It’s hard to believe it’s been over three years since one of the first times I put the original vision for the Kronology Wheel to paper. In these doodles (originally sent only to Ken Wilber himself as my entire review of his 2006 book Integral Spirituality), I aimed to convey my artistic vision for the Kronos Wheel: a mandala of Time, each date coordinated with a specific location of development in structures, types, experiences, angles, and modes (STEAM) or levels, types, states, quadrants, and lines (AQAL in Wilber V).
The origins of the vision are not theoretical (though I have begun to document the philosophical implications, this is neither my focus nor forté). Instead, Kronology is grounded in an artistic vision: a unity of all space and time, thought and matter, Kosmos and Kronos. The map, which today I call the Kalendar, is an aesthetic interpretation of Oneness from a vantage point incorporating but not limited by STEAM (my acronym for what is essentially the AQAL Framework).
There are many ways to enumerate or illustrate the specific locations on the Kalendar (called kalens), and I have focused on poetry as my first vehicle for exploring the map. The structure is defined by the Kalendar itself: a set of 360 distinct poems which together form a coherent (?) narrative in three volumes. The poem is neither a traditional epic (as in Dante’s Divine Comedy, which, by the way, is probably its closest literary cousin) nor a collection of distinct poems (as most contemporary poets), but a collection of numerous independent kalens within the Kalendar.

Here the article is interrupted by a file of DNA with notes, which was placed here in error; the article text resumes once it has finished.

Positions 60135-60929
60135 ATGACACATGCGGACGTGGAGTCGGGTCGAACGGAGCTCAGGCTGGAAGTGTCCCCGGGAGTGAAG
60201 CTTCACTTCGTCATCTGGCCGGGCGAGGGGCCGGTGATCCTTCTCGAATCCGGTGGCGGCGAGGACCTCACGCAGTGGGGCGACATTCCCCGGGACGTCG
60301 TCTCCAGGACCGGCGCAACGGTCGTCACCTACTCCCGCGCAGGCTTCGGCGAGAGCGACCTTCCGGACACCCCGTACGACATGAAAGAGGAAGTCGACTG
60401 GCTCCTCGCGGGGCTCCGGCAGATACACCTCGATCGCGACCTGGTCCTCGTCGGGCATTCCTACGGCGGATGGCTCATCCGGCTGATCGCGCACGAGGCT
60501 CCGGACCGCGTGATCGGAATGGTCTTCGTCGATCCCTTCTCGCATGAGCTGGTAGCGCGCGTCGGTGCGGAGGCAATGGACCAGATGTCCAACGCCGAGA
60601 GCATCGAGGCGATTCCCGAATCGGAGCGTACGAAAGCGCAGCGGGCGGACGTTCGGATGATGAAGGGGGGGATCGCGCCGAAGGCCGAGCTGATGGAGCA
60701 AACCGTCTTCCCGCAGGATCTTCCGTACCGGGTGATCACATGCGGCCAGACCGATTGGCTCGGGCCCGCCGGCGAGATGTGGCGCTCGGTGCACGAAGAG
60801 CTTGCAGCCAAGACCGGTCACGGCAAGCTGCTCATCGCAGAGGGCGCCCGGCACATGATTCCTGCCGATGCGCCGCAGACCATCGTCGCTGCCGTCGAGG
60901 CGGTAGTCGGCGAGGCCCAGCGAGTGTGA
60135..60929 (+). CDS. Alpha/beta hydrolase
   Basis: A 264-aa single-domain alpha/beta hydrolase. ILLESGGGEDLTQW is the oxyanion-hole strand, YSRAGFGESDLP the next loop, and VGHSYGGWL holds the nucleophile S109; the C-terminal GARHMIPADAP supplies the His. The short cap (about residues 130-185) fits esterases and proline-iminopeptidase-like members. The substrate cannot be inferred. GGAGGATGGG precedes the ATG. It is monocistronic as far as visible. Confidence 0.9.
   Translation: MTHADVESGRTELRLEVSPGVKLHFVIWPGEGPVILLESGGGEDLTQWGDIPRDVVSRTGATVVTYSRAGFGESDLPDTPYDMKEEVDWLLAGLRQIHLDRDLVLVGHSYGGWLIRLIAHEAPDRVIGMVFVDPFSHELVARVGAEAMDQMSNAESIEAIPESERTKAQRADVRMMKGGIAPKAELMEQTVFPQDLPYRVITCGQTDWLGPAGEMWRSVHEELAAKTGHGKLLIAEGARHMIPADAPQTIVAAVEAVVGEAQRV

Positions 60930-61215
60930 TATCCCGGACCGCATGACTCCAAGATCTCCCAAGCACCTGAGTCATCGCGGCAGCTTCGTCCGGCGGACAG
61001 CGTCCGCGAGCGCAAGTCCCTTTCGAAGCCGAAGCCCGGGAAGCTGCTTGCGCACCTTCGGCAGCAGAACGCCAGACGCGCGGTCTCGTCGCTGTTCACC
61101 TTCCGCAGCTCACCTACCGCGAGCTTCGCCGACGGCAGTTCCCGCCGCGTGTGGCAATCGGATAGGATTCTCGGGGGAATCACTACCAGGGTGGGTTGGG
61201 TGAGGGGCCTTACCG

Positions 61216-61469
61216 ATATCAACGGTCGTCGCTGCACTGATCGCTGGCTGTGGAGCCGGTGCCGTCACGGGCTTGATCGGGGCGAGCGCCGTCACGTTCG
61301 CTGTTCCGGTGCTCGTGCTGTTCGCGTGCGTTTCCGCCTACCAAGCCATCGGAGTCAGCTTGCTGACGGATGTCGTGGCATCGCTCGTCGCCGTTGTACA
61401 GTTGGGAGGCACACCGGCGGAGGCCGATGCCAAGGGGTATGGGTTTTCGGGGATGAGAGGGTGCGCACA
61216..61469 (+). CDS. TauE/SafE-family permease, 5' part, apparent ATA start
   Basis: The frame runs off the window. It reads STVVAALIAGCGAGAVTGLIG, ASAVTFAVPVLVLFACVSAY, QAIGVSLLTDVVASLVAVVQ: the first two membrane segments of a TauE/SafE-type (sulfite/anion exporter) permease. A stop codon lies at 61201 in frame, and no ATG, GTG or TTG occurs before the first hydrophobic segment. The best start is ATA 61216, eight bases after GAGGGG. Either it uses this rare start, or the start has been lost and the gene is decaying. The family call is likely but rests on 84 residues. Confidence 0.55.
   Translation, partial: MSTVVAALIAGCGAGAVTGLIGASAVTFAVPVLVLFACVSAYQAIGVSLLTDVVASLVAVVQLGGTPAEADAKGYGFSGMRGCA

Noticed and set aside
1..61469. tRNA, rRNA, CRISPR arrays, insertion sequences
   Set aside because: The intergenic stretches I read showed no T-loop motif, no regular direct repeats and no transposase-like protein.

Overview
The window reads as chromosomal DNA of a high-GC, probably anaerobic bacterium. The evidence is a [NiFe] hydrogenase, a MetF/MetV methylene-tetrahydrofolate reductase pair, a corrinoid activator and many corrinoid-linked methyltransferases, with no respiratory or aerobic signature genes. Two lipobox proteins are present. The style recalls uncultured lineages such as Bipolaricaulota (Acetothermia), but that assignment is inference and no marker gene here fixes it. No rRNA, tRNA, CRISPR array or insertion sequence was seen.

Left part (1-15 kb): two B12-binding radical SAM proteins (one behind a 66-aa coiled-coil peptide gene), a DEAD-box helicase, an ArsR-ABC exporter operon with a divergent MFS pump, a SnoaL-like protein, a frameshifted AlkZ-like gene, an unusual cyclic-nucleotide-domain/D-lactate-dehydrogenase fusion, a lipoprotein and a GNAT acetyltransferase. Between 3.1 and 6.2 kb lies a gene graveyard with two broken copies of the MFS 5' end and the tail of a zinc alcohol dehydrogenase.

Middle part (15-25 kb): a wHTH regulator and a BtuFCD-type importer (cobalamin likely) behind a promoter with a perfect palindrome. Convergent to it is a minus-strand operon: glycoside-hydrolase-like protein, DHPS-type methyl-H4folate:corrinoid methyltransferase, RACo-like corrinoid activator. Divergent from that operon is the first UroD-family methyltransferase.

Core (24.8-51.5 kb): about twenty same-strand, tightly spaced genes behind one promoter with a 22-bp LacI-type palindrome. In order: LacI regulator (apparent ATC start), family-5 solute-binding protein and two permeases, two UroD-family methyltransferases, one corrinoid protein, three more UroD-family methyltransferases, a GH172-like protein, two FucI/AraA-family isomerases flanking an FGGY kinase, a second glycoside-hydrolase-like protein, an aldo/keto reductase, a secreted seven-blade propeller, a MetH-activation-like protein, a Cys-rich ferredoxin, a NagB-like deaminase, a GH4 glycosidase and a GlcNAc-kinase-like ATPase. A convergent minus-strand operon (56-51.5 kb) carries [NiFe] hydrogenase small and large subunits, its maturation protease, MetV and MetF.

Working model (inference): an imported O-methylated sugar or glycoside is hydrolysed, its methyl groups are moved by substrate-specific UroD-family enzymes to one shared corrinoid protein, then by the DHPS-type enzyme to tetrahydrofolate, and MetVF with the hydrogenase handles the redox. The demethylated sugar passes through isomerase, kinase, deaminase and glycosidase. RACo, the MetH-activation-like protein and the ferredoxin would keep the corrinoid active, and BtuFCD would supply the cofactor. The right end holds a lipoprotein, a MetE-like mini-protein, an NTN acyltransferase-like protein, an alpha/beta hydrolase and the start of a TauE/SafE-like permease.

The ultimate realization of the poetry is still many years away; however, I will occasionally publish selections from the collection on this blog. The selections included herein will usually (but not exclusively) focus on those kalens representing homophilia/homophobia.
Read along, if you will, and set the songs to your own music. Every poem you see here is only a draft. Your comments and criticism can help me to develop the poem more fully, and every perspective is most welcome, love it or hate it. (The authors of the most helpful comments, naturally, will receive acknowledgment when the book eventually sees publication).